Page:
Early UK Online Magazine accessible via the Prestel dial-up viewdata system operated by British Telecom from 1979 to 1994. Edited by David Langford; media editor Barbara Conway; published by Micronet 800. Trial version late 1982; officially published 1983-1985.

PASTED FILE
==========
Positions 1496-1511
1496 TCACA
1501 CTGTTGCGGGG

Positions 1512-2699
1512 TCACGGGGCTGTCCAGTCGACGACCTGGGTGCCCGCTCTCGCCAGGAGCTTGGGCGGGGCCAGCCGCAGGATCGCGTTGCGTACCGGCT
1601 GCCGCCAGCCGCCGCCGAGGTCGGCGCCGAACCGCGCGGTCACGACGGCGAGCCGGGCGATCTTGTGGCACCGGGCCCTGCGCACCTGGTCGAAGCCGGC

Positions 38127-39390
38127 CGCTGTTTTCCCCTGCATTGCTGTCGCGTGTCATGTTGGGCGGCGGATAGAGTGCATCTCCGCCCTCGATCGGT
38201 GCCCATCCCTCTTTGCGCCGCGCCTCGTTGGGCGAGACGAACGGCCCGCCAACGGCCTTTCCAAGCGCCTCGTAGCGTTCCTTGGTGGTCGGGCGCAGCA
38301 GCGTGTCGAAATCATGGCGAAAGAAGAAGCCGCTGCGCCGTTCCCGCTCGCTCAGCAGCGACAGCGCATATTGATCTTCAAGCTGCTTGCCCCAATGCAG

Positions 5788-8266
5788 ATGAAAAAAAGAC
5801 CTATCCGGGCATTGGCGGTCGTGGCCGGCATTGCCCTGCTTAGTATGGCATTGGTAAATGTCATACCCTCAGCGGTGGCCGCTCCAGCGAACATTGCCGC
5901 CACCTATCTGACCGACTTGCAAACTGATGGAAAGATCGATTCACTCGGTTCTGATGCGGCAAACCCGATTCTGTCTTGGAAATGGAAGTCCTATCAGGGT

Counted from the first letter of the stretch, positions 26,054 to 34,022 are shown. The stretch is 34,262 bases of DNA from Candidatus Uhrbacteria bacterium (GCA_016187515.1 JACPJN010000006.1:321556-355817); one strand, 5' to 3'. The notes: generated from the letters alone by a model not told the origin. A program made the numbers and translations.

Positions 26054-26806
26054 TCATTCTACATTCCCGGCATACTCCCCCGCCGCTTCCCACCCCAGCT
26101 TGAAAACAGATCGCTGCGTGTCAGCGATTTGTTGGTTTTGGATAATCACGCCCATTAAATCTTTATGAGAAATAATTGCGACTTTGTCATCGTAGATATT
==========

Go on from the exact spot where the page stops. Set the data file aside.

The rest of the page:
Starlight SF, resulting from one of George Hay's initiatives to take sf into new media, was vaguely affiliated to editor Langford's newsletter Ansible and chiefly contained news snippets and brief reviews. Brevity was enforced by the Prestel screen format, limited to 25 lines (two reserved for system information) of 40 characters, though fortunately the system allowed multi-page articles with automatic cycling. Starlight fiction comprised a number of the 50-word stories which Brian Aldiss had termed "mini-sagas" (see Flash Fiction), mostly resulting from reader competitions. The longest item was a reissue of "Why I Should Have Been the New Doctor Who: The Case for a Marxist in the Tardis" (November 1984 Foundation) by UK actor-comedian and author Alexei Sayle (1952- ); other featured authors included John Brunner and Ian Watson. Starlight SF was one of the rare online sf publications to predate the World Wide Web. [DRL]
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